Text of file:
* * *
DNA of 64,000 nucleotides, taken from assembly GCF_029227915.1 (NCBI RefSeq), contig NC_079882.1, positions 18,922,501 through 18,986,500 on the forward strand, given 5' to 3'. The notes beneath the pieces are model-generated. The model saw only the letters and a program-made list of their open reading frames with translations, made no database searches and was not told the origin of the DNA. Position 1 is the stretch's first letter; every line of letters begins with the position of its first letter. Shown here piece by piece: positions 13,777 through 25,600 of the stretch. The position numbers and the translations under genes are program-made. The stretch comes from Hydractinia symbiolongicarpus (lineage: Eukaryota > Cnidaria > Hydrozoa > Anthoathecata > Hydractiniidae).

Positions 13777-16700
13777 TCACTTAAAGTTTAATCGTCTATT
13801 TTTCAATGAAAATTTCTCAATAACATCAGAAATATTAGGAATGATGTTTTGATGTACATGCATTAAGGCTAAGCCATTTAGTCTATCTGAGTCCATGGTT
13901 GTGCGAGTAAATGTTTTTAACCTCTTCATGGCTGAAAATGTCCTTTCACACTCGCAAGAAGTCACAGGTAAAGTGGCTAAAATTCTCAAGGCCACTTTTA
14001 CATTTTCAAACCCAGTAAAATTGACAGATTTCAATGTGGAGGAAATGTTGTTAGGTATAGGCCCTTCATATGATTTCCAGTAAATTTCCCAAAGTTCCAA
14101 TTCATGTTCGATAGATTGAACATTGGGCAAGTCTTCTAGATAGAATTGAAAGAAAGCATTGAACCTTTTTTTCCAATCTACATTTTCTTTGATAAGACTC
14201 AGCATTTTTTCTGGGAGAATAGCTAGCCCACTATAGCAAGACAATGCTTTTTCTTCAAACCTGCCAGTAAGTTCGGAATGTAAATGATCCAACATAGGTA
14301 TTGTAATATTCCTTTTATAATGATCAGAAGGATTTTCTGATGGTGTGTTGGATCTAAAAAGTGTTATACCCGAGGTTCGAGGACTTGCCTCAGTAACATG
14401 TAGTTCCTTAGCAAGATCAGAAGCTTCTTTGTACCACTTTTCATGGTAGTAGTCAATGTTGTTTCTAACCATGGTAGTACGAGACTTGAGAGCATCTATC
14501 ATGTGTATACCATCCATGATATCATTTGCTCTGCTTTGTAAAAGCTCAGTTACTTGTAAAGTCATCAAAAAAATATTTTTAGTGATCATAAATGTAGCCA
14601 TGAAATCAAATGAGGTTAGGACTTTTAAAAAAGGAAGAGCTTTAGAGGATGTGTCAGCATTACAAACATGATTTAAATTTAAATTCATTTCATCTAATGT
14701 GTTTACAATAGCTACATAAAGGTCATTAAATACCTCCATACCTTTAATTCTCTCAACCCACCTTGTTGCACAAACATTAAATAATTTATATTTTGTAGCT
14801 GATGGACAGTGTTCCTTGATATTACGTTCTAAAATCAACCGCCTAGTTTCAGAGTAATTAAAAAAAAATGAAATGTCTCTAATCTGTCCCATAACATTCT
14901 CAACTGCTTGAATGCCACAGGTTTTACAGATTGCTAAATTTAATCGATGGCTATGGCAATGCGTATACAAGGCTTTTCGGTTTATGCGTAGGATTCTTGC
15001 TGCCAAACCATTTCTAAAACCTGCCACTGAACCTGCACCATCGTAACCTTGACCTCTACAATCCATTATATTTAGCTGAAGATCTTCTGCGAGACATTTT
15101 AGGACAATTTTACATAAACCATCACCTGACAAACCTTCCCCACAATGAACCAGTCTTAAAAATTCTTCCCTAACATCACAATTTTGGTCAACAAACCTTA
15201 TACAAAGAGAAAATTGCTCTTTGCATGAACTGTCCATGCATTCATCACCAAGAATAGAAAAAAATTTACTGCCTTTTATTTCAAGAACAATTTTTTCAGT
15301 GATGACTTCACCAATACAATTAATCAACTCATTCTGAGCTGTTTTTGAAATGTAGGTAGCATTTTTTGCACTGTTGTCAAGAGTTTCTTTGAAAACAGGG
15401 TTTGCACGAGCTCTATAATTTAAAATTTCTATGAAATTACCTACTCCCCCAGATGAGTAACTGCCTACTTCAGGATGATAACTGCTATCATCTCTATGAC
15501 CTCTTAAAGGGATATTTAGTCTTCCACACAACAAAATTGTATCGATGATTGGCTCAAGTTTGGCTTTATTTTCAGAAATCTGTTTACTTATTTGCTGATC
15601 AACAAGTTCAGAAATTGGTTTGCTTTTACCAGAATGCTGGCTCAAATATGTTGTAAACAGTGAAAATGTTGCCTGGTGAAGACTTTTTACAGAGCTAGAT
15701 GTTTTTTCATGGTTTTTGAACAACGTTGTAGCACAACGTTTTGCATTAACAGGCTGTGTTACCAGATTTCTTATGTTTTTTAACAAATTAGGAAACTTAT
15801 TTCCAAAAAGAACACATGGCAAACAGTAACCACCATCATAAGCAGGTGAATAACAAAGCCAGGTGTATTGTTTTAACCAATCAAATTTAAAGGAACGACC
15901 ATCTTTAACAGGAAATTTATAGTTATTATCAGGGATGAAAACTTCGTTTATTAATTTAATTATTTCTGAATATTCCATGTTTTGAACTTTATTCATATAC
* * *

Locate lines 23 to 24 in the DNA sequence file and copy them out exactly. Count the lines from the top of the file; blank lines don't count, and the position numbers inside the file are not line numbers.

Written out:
15701 GTTTTTTCATGGTTTTTGAACAACGTTGTAGCACAACGTTTTGCATTAACAGGCTGTGTTACCAGATTTCTTATGTTTTTTAACAAATTAGGAAACTTAT
15801 TTCCAAAAAGAACACATGGCAAACAGTAACCACCATCATAAGCAGGTGAATAACAAAGCCAGGTGTATTGTTTTAACCAATCAAATTTAAAGGAACGACC